Session Initiation Protocol (SIP) is a fundamental building block that service providers can use to harness the power of the Internet Protocol and transform their traditional revenue streams.
The world of networking is undergoing a sea of change: fixed and mobile networks are converging; computing and communications are becoming inseparable. The ubiquity of IP is transforming the data infrastructure into an all-encompassing communications capability that overshadows the PSTN. At the center of this evolution is SIP: it is the mechanism that unites services across platforms, thus creating a multiplicity of new possibilities.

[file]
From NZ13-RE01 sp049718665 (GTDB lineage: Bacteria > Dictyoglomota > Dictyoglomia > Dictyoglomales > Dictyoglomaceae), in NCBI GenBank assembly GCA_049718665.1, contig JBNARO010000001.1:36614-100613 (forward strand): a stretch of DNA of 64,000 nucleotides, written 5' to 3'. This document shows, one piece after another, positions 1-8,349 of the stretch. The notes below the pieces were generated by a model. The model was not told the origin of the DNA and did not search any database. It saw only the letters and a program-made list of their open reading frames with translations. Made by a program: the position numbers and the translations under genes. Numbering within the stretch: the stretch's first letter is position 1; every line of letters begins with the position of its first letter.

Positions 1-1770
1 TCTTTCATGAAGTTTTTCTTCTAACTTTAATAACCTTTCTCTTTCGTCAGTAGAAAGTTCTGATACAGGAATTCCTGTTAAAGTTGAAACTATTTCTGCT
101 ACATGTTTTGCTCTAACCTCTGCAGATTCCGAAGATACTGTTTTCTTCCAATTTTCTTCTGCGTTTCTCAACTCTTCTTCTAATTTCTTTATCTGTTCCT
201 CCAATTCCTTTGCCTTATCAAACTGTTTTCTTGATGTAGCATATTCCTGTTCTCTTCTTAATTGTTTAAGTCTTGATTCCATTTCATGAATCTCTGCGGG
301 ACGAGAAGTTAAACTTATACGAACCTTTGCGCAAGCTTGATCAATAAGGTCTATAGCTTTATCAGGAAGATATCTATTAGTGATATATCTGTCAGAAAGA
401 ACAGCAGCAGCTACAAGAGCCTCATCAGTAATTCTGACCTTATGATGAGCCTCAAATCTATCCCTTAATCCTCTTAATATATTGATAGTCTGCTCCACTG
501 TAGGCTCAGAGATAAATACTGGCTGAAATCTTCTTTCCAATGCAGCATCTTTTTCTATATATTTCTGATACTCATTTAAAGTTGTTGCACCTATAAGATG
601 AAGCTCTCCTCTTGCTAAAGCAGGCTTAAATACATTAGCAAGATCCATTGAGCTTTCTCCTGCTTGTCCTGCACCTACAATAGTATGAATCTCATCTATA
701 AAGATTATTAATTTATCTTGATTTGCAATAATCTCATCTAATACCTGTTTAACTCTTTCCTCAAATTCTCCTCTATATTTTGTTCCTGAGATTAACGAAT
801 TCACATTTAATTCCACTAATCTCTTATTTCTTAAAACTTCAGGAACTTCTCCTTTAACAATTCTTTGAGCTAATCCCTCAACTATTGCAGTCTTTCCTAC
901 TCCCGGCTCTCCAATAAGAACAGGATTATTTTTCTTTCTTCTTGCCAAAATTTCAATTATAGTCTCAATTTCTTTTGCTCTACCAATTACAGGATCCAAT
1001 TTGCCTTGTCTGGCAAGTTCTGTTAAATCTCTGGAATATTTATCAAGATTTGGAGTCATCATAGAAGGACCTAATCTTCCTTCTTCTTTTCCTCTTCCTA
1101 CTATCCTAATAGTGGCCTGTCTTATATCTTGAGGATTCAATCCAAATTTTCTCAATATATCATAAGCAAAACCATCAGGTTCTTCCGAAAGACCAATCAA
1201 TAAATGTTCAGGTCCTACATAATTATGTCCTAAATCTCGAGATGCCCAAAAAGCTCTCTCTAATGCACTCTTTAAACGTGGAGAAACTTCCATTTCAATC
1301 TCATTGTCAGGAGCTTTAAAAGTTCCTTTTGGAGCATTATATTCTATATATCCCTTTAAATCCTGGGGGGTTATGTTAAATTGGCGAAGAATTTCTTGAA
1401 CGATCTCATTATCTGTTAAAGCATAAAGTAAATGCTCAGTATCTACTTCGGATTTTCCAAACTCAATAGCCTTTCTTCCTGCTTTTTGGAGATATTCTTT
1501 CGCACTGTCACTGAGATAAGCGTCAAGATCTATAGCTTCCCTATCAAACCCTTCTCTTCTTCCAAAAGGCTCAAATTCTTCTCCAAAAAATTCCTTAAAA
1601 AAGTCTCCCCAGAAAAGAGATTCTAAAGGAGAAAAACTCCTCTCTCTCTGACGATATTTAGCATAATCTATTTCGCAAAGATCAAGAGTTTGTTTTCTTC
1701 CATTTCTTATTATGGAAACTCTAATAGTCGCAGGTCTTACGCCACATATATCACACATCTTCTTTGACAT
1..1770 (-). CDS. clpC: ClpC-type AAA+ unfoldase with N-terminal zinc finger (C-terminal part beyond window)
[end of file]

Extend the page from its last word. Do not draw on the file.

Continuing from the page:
SIP carries the banner of Internet-style innovation into the traditional world of telco voice services. With SIP, services can be created that combine elements from telephony and other web applications such as email, messaging, the Internet and video streaming. The use of open Application Programming Interfaces (APIs) mean that ISPs, ASPs and even end-users can programme their own services.
SIP achieves all this by establishing, modifying and terminating "sessions" over IP networks. These sessions could be as basic as a telephone call or as complex as a multi-party mixed media session. SIP doesn't care: it specifies only what is needed.